Thirty freaking years of the Ultra Heavy Beat. Think about this people. Thirty. Freaking. Years. Through numerous line up changes, band dissolutions, reformations, and finally coming up with a proper “band”, KMFDM have endured and celebrate such a momentous occasion the only way they can by not dwelling on the past but by instead looking to the future with a brand spankin’ new collection of Ultra Heavy Beats. [Read more…]
The return of grimy, sleazy, good old fashioned industrial electronic noise rawk is upon us, my friends. Cocksure started it with their debut in August (You can read all about TVMALSV here) and now Prude is here to continue to give it to ya good. Featuring members of Chemlab, Caustic, and Plastic Heroes, Prude’s unique brand of noise is anything but what their name implies. On the dark age of consent these industrial electronics pros delve deep to create some tunes destined to penetrate your psyche and unleash your id.
“PLUSism” is not so much an opener as it is a statement of intent curated by Prude ringmaster Jason Louche who delivers a downright sinister spoken word welcome to the dark age of consent. But don’t expect this trend to continue throughout because “great eraser (in the sky)” which follows is almost a Pop song. Think T-Rex meets The Stooges with these huge guitar riffs made for a stadium and propulsive drum beats. “darkroom.”, however, gets back to the nitty gritty of industrial noise with synths flowing but still featuring those epic guitar lines adding a little Andy Taylor Duran Duran flair to the mix.
Meanwhile, “airlock.” turns the album in a completely different direction with a slow, dark, ominous drone and Louche’s sneer propelling the album to Portrait of an American Family/Nothing Records territory. “brief history of fire.” injects a little PWEI dance flavor into the mix while “scatterbrain.” ramps up the big riffs.
In a nutshell, Prude’s stunning debut might best be summed up by the timeless words of Metropolis Records label mate Kap’n K: “In the age of super-boredom, hype and mediocrity. Celebrate relentlessness, menace to society.” Menace away, Prude. We’re ready for it.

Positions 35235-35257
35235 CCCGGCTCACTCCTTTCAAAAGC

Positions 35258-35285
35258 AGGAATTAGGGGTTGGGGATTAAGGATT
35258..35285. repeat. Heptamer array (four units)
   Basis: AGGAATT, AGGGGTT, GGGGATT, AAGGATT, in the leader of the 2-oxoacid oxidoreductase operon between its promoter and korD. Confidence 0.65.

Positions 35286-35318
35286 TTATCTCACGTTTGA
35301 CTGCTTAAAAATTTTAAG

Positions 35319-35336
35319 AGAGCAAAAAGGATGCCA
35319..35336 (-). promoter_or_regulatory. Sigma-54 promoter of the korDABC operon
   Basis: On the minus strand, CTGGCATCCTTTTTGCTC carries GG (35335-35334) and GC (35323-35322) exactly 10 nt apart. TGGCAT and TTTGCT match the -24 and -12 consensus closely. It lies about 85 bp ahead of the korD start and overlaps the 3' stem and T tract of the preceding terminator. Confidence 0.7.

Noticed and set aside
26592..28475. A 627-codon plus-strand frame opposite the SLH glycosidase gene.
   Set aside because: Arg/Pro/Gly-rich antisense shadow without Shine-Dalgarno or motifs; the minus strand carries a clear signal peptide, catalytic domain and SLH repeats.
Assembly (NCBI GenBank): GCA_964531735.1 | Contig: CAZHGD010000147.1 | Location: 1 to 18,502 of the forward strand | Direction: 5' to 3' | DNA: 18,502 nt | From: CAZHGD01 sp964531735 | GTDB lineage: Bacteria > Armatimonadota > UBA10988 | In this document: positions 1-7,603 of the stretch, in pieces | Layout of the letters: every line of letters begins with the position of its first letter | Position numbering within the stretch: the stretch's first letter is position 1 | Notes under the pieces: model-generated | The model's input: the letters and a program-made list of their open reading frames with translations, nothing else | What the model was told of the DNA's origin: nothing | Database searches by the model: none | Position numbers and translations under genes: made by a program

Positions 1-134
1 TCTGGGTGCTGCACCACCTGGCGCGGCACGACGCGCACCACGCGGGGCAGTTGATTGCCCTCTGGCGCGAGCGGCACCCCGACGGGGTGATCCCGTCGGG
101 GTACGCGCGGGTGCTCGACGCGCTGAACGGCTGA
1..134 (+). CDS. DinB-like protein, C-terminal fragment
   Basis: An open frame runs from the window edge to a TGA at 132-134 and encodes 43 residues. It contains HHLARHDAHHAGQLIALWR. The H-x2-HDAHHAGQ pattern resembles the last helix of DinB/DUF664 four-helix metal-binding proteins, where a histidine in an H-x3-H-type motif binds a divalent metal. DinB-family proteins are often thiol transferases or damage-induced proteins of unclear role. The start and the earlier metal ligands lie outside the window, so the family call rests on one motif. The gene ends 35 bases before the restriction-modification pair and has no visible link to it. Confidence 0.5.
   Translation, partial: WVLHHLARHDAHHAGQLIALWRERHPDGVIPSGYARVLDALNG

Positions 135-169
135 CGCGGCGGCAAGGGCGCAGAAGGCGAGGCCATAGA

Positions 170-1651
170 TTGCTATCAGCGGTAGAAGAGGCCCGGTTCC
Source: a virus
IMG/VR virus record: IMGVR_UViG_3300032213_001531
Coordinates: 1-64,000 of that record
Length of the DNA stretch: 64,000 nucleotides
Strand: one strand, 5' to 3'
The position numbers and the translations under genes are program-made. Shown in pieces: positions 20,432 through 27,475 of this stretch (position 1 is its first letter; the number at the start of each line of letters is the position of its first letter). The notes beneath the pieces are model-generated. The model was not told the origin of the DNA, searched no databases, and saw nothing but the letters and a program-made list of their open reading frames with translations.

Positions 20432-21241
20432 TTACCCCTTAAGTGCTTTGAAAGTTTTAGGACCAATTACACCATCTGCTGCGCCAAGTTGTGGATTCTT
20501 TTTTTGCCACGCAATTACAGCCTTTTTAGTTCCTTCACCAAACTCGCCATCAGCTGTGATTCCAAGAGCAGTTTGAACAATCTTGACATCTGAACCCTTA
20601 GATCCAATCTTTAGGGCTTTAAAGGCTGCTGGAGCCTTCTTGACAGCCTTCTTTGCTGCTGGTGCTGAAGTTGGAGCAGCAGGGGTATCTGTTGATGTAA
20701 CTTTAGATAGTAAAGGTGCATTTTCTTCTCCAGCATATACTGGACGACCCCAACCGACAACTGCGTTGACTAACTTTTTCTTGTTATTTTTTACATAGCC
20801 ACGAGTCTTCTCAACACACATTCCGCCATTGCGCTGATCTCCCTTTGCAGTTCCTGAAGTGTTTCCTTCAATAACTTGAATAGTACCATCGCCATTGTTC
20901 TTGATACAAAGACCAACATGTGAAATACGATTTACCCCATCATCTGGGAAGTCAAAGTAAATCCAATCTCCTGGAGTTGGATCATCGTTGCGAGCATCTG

the dark age of consent is out on September 23rd. Get yours from the indomitable Metropolis Records here.
Fans of Chris Connelly are in for a treat in 2014 as the eclectic vocalist returns to industrial in a huge way with not one, but two projects being released. There’s Bells Into Machines which sees Connelly partner up with his former Ministry co-hort Paul Barker and the RevCo-inspired slab of awesome that we’re talking about here: Cocksure!
Teaming with Acumen Nation’s Jason Novak, Cocksure’s debut full-length is a rollicking throwback with a firm foot placed firmly in the now. Were you a fan of early Revolting Cocks or the Connelly-era of Ministry in the early to mid-’90’s? Then you better not miss this one.
“Skeemy Gates” comes out swinging and easily lays waste to most industrial music out there today. Connelly, as always, is in fine form with a range that goes from Bowie-esque croons to “Cannibal Song” shrieks of madness instantly. “Alpha Male Bling” distorts Connelly on top of swirling, hypnotic Novak electronics while “Guilt, Speed, & Carbon” is almost The Damage Manual “Take Two” with its’ Geordie-like guitar line looped throughout.
If you’re craving some raunch, go no further than “Cock Ripped To The Giddy Tits” which has some hints of NIhil-era KMFDM swagger and would make for some fine pole dancing music (Imagine the booty shakes to Connelly’s “Hoo! Ha!’s”). “Silikon Suckaz” is even more perfect for that setting with Connelly at his most maniacal. Soon to be touring partner Richard 23 of Front 242 shows up on “TKO Mindfuck” further into TVMALSV to really bring things full circle on a track that is instantly mesmerizing and a reminder that you can’t keep a good Cock down.
TVMALSV is the album you need if you’re looking for some old school industrial without having to go on a nostalgia trip. It’s fresh, it’s new, and it’s easily a must-have for any industrial music and Chris Connelly fan.
Cocksure’s TVMALSV is out through Metropolis Records on August 12th. You can pre-order yours here.
It’s hard to describe VANIISH to someone who hasn’t heard them before. If She Wants Revenge went the way they should have, if I Love You But I’ve Chosen Darkness actually recorded a follow up to their stunning debut, if The Soft Moon were a tad less mechanical, If Bauhaus put out an album in 2014….
Does that help? Are you getting the feels? Can you smell what The Rock is cooking?
Anywho, former member of aforementioned The Soft Moon (As well as Wax Idols and Veil Veil Vanish) Keven Tecon is back after some tumultuous times with VANIISH ready to fulfill all of your gothed out musical hopes and dreams in the year of our lord 2014.